- Main article: List of Kritter quotes
The common Kritters are bipeds, have vertical pupils, red eyes, yellow pectoral, arms, four fingers, three toes with sharp toenails and a tail. There are other members of that race have different characteristics that even no normal reptile has, for example: rounded eyes, nipples, light-toned pectorals, horns, ears, fingernails, loose bone plates in the back, dark-toned spots or hair. They have different colors on their scales as: green, purple, blue, brown, yellow, gray, orange, red, pink or ocher.
The Kritters as grunts of Kremling Krew use different outfits. In Donkey Kong Country to Donkey Kong Land, they wore a pair of golden shoulder pads and knee pads. In Donkey Kong 64, they wore black leather vests with a human skull-and-crossbones emblem on the back, belt with silver skull buckle and black slippers. In DK: King of Swing to DK: Jungle Climber, Kritters have spikes on their forearms, belts with a skull buckle and ocher pants.
Profiles and statistics
Donkey Kong Country
- “This run-of-the-mill green Kremling is the most common type.”
- —Donkey Kong Country SNES instruction booklet, page 28
- “Kritters come in several colors, but other than that, they basically look the same. You can take them out easily by jumping on their heads or rolling through them and bowling them over. Depending upon their color, they have different jumping abilities and patterns of movement. That's what makes them a little unpredictable. Another member of Kritter family, Krash, is the type that likes to hide out in mine carts.”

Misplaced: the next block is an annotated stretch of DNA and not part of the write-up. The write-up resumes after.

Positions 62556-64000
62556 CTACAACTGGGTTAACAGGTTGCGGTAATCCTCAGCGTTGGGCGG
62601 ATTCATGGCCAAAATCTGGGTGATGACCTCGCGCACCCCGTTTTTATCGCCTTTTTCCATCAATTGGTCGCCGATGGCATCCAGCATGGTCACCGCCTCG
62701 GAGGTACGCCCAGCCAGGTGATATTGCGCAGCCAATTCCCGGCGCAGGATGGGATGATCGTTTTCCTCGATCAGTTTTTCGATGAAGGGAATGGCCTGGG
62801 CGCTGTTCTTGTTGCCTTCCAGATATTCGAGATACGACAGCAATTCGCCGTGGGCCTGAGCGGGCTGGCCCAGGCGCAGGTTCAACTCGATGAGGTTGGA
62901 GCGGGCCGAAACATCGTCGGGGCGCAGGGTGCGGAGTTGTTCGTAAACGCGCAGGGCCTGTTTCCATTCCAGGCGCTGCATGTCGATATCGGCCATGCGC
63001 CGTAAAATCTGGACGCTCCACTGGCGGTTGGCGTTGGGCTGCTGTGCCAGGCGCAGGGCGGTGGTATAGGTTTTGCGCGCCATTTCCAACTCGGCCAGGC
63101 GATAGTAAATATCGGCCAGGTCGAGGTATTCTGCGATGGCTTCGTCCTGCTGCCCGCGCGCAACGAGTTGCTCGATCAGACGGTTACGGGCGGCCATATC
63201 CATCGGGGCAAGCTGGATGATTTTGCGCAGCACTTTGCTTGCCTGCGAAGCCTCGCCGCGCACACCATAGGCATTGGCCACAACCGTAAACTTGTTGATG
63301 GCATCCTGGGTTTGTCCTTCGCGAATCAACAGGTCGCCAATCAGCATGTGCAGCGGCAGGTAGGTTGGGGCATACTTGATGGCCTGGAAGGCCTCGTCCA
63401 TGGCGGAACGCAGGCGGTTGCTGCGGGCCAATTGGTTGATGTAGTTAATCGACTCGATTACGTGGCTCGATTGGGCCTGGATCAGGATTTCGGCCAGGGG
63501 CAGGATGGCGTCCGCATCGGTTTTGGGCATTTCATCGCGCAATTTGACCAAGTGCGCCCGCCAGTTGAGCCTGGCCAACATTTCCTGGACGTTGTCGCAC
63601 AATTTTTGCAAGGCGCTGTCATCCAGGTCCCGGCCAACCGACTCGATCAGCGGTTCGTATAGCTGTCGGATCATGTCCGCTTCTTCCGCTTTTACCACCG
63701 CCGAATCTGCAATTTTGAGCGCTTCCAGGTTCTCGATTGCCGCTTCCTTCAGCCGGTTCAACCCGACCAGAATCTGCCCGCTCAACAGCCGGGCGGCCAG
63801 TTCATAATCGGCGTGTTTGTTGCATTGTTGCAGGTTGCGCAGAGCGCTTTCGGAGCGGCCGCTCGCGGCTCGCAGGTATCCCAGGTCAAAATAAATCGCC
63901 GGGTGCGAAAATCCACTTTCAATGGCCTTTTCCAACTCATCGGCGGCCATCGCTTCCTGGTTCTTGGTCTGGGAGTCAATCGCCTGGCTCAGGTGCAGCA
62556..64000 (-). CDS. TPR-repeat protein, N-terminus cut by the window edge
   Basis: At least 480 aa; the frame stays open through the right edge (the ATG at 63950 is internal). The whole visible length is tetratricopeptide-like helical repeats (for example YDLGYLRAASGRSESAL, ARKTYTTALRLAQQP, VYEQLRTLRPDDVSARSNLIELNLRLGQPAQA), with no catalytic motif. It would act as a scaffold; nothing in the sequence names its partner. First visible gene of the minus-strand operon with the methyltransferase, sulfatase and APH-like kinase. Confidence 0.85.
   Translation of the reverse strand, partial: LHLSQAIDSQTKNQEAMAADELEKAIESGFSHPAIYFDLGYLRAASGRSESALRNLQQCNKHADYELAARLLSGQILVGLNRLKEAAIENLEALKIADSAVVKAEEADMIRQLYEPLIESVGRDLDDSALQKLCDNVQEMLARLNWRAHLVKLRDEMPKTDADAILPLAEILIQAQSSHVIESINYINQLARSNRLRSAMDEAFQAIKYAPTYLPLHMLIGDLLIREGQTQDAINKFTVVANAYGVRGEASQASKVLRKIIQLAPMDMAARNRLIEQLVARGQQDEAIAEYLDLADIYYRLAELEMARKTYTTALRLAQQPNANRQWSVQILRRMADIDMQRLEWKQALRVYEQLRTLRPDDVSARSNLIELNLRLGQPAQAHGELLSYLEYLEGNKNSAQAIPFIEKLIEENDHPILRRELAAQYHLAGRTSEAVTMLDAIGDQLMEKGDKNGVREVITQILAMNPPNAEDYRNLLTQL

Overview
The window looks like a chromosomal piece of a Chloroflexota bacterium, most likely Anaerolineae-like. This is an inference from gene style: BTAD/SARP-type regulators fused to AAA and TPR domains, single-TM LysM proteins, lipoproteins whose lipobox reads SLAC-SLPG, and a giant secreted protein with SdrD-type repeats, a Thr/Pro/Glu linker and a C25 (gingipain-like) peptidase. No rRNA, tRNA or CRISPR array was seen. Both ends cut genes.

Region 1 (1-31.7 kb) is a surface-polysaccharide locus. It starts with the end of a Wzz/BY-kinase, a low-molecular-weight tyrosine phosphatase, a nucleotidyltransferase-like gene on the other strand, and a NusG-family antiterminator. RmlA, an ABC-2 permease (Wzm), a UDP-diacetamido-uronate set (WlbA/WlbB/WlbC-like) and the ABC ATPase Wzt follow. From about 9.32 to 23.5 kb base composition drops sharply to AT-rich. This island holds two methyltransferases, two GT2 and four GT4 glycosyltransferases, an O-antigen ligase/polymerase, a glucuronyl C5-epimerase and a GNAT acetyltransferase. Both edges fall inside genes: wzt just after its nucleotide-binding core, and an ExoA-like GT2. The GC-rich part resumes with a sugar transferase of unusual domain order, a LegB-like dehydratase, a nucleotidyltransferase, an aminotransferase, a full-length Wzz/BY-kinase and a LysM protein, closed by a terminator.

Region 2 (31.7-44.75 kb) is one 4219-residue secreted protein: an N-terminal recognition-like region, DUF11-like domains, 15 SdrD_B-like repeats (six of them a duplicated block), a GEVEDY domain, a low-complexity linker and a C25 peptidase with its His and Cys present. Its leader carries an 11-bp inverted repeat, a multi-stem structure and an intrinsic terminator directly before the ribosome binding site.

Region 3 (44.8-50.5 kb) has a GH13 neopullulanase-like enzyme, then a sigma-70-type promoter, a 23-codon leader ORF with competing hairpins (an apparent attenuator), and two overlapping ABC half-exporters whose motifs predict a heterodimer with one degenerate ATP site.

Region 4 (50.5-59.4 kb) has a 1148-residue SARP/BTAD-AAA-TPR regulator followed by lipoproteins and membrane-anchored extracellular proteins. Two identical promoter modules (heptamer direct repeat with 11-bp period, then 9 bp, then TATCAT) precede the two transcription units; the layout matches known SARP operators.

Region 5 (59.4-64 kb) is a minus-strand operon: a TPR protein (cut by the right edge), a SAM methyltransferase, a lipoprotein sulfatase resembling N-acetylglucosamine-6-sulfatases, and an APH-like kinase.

- —Donkey Kong Country SNES Player's Guide, page 12
- “Kritters are the weakest of King K. Rool's Krocs-one jump on the head from Donkey or Diddy will do them in. Kritters come in a few different colors which relate to how the Kritters move and jump. Green Kritters, for example, walk in a straight line and don't jump, but blue Kritters hop along the ground in a straight line. Krashes are Kritters that hide out in mine carts and try to run Donkey and Diddy off the tracks in the mines."”
- —Donkey Kong Country GBA Player's Guide, page 14
Donkey Kong 64
- “Don't fear these reptilian nuisances. One hit will send them on their way.”
- —Donkey Kong 64 Prima's official game guide, page 16
DK: King of Swing
- “King K. Rool's sidekicks. They play around with pegs and panels to block Donkey's path. Rock-throwing Kremlings are bad news!”
- —DK: King of Swing instruction booklet, page 22
- For this subject's image gallery, see Gallery:Kritter.
Donkey Kong Country artwork
Donkey Kong Country (television series) artwork
Donkey Kong 64 artwork
DK: King of Swing artwork
Donkey Kong Barrel Blast artwork
- ^ David Wise on Twitter (retrieved on January 10, 2019)
- ^ Barton, Jeff, Mario De Govia, and Donato Tica. Donkey Kong 64 Prima Official Game Guide. Page 16.
- ^ DK: King of Swing instruction booklet, Nintendo, 2005, p. 22
- ^ a b Gregg Mayles on Twitter (retrieved on January, 2, 2019)
- ^ Gregg Mayles on Twitter (retrieved on May, 4, 2018)
- ^ Jungle scenery in Donkey Kong Countru 2
- ^ Donkey Kong Country (Game Boy Color) instruction booklet, page 17.